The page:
Image service is a type of service where a raster dataset as published and can be accessed by a client. An image service can be cached or dynamic. In the case of Landscape Layers, as you have noticed, they are dynamic image services (at least those I have previewed). This means that you have access to the symbology settings (so you can change a layer appearance directly in a web application), raster attributes if they were exposed (the ones you can see in the attribute table) and so on. Of course you can consume these layers within your ArcGIS Desktop application, but in either case you would need an AGOL for Organizations account.
The purpose of the image services of Landscape layers is to provide you with a good analysis reference. For instance, since it is a non-cached service, you have access to the rich analysis tools exposed via Image Analysis window in ArcMap. So, whatever you could do with a read-only raster dataset on your computer (mosaic dataset raster functions, time sliding, setting symbology and image analysis), you can do this with dynamic image services.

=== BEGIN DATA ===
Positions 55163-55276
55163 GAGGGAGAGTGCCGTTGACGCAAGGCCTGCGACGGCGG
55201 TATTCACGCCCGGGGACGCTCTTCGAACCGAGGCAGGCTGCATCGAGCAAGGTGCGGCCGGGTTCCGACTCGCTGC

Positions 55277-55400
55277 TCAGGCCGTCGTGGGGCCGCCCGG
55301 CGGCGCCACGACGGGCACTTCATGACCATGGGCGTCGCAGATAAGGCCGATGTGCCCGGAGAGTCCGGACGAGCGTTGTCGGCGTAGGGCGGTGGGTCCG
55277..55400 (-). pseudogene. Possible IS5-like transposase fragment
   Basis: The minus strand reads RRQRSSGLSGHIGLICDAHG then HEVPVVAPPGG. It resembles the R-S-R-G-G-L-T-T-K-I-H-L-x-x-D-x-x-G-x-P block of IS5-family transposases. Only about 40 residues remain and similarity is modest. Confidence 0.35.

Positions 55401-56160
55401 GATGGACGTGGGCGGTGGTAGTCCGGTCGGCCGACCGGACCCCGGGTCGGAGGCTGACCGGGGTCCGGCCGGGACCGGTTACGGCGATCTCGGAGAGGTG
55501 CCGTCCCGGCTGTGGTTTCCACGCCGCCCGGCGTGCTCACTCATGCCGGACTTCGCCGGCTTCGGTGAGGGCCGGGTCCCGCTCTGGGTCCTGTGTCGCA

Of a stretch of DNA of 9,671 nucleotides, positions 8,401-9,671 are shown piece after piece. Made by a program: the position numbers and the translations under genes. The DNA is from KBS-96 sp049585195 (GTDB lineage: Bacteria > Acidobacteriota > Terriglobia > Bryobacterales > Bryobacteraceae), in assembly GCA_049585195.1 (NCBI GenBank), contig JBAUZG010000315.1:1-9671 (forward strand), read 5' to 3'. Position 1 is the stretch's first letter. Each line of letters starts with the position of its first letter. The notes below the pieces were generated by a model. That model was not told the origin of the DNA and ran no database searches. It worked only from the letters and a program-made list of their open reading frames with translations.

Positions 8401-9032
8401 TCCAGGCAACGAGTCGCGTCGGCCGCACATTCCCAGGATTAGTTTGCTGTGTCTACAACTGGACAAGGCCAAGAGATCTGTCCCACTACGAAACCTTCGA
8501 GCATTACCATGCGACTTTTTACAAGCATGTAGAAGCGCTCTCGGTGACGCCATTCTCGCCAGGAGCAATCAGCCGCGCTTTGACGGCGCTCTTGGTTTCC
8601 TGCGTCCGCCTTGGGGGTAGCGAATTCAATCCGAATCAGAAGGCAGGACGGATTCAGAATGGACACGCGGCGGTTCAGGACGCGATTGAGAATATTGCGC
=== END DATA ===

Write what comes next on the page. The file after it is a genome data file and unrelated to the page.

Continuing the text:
Feature service is a type of service where a vector dataset is being published and exposed to various clients. So, the file or enterprise geodatabase feature classes are published and can be accessed, queried, and sometimes even edited by web or desktop applications. The difference between image services of Landscape Layers is that you can't edit the image services since it is a raster dataset, but you may apply different raster functions on-the-fly for them in your client (such as ArcMap).
So, image services are for having a good reference map (in case of Landscape Layers, those are non-cached dynamic image services that were published based on geodatabase raster datasets, so you can query them) or for GIS analysis (which you can do both in rich web clients or in ArcMap). Feature services are for accessing and editing vector GIS data and not for publishing rasters.